The team implanted medical-grade tubing and catheters coated with the material in large blood vessels in pigs, and it prevented blood from clotting for at least eight hours without the use of blood thinners such as heparin. Heparin is notorious for causing potentially lethal side-effects like excessive bleeding but is often a necessary evil in medical treatments where clotting is a risk.

“Devising a way to prevent blood clotting without using anticoagulants is one of the holy grails in medicine,” said Don Ingber, M.D., Ph.D., Founding Director of Harvard’s Wyss Institute for Biologically Inspired Engineering and senior author of the study. Ingber is also the Judah Folkman Professor of Vascular Biology at Harvard Medical School and Boston Children’s Hospital, as well as professor of bioengineering at Harvard School of Engineering and Applied Sciences (SEAS).

An Oct. 12, 2014 Wyss Institute news release (also on EurekAlert), which originated the news item, describes the inspiration for this work,

The idea for the coating evolved from SLIPS, a pioneering surface technology developed by coauthor Joanna Aizenberg, Ph.D., who is a Wyss Institute Core Faculty member and the Amy Smith Berylson Professor of Materials Science at Harvard SEAS. SLIPS stands for Slippery Liquid-Infused Porous Surfaces. Inspired by the slippery surface of the carnivorous pitcher plant, which enables the plant to capture insects, SLIPS repels nearly any material it contacts. The liquid layer on the surface provides a barrier to everything from ice to crude oil and blood.

“Traditional SLIPS uses porous, textured surface substrates to immobilize the liquid layer whereas medical surfaces are mostly flat and smooth – so we further adapted our approach by capitalizing on the natural roughness of chemically modified surfaces of medical devices,” said Aizenberg, who leads the Wyss Institute’s Adaptive Materials platform. “This is yet another incarnation of the highly customizable SLIPS platform that can be designed to create slippery, non-adhesive surfaces on any material.”

The Wyss team developed a super-repellent coating that can be adhered to existing, approved medical devices. In a two-step surface-coating process, they chemically attached a monolayer of perfluorocarbon, which is similar to Teflon. Then they added a layer of liquid perfluorocarbon, which is widely used in medicine for applications such as liquid ventilation for infants with breathing challenges, blood substitution, eye surgery, and more. The team calls the tethered perfluorocarbon plus the liquid layer a Tethered-Liquid Perfluorocarbon surface, or TLP for short.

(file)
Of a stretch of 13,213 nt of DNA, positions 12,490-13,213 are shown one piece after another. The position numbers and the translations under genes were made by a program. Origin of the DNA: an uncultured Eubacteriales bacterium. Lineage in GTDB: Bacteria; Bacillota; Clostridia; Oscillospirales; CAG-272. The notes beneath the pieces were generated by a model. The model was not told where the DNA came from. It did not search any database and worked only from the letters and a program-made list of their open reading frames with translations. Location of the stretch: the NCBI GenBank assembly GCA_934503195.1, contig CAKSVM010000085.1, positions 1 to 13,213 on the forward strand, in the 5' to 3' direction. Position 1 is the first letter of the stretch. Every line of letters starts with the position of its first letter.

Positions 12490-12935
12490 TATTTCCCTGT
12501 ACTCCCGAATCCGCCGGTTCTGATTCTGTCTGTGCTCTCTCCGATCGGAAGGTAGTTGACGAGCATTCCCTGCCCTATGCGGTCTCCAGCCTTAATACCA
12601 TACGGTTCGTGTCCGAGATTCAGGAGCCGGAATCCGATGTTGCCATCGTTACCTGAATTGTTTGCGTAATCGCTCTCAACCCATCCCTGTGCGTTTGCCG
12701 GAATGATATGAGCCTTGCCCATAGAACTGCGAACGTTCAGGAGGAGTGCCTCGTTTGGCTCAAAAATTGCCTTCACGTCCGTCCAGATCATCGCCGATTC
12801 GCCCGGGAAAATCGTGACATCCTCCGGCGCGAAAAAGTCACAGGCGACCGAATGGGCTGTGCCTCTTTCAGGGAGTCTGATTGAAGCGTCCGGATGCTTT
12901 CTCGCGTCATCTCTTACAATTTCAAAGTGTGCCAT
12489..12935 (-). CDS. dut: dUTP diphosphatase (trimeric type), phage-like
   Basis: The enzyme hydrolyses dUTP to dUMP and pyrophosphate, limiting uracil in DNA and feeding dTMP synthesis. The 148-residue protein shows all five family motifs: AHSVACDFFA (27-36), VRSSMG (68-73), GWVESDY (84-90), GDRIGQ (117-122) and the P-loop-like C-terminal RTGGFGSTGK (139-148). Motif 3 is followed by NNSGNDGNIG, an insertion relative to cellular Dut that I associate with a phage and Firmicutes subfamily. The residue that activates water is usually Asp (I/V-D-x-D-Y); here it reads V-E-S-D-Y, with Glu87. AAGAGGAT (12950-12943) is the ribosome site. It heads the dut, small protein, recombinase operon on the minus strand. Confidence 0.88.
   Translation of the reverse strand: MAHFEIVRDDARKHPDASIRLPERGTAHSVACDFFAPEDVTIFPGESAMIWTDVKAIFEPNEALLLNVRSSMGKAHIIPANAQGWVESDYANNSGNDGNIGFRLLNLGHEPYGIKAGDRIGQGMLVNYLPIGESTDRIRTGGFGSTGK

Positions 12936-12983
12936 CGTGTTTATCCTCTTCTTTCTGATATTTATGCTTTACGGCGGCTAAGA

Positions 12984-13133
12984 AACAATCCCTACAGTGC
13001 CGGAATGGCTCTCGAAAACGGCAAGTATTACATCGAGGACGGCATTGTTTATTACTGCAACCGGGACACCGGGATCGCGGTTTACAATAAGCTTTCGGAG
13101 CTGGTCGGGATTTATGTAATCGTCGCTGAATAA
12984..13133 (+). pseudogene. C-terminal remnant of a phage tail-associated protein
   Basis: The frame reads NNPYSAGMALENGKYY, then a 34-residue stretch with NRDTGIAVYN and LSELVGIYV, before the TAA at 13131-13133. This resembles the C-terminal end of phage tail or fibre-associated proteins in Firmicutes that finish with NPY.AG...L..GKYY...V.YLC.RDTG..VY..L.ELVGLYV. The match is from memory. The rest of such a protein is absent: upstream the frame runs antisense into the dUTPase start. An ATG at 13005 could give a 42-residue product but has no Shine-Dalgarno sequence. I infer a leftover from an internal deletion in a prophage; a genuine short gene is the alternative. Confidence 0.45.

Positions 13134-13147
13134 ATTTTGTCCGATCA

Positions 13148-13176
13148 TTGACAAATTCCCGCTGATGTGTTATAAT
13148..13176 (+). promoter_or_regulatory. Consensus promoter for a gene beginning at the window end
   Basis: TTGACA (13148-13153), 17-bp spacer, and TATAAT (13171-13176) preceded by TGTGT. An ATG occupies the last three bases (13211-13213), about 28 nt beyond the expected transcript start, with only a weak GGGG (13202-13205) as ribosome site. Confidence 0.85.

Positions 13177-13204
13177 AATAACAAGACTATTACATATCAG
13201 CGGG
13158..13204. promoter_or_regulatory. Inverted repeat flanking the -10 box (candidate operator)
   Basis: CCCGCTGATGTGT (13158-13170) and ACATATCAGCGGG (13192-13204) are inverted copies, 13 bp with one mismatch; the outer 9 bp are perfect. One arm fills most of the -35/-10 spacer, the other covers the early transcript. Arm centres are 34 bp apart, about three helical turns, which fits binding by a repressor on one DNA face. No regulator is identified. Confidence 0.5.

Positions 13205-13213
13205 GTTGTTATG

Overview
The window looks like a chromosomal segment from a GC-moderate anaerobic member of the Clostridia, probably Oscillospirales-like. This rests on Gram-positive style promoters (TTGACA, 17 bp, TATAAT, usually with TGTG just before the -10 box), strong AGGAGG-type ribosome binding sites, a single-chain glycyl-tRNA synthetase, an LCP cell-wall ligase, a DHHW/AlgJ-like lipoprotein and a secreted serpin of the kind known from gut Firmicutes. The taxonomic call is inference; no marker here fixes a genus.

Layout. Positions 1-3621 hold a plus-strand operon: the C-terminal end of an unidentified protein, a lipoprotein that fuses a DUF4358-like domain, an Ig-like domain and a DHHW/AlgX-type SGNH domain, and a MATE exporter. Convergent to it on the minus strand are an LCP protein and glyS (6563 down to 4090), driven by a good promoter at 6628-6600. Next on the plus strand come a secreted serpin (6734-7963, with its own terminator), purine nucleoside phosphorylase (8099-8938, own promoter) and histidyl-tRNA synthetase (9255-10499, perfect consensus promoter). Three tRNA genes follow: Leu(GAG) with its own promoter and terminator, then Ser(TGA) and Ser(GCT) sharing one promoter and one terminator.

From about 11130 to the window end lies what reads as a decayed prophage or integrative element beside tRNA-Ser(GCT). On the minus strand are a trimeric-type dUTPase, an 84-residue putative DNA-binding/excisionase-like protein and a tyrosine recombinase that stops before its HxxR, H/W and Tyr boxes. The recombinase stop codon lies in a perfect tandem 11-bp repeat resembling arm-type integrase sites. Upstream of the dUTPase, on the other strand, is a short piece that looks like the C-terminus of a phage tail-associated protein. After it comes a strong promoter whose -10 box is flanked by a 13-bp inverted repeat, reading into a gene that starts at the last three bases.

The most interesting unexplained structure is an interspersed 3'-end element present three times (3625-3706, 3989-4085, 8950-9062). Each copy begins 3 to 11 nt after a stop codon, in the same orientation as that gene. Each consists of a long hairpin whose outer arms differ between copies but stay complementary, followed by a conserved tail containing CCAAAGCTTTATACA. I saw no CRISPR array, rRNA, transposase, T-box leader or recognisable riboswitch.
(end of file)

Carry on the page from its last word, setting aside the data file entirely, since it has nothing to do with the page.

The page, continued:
In addition to working seamlessly when coated on more than 20 different medical surfaces and lasting for more than eight hours to prevent clots in a pig under relatively high blood flow rates without the use of heparin, the TLP coating achieved the following results:

  • TLP-treated medical tubing was stored for more than a year under normal temperature and humidity conditions and still prevented clot formation
  • The TLP surface remained stable under the full range of clinically relevant physiological shear stresses, or rates of blood flow seen in catheters and central lines, all the way up to dialysis machines
  • It repelled the components of blood that cause clotting (fibrin and platelets)
  • When bacteria called Pseudomonas aeruginosa were grown in TLP-coated medical tubing for more than six weeks, less than one in a billion bacteria were able to adhere. Central lines coated with TLP significantly reduce sepsis from Central-Line Mediated Bloodstream Infections (CLABSI). (Sepsis is a life-threatening blood infection caused by bacteria, and a significant risk for patients with implanted medical devices.)

Out of sheer curiosity, the researchers even tested a TLP-coated surface with a gecko – the superstar of sticking whose footpads contain many thousands of hairlike structures with tremendous adhesive strength. The gecko was unable to hold on.

“We were wonderfully surprised by how well the TLP coating worked, particularly in vivo without heparin,” said one of the co-lead authors, Anna Waterhouse, Ph.D., a Wyss Institute Postdoctoral Fellow. “Usually the blood will start to clot within an hour in the extracorporeal circuit, so our experiments really demonstrate the clinical relevance of this new coating.”

While most of the team’s demonstrations were performed on medical devices such as catheters and perfusion tubing using relatively simple setups, they say there is a lot more on the horizon.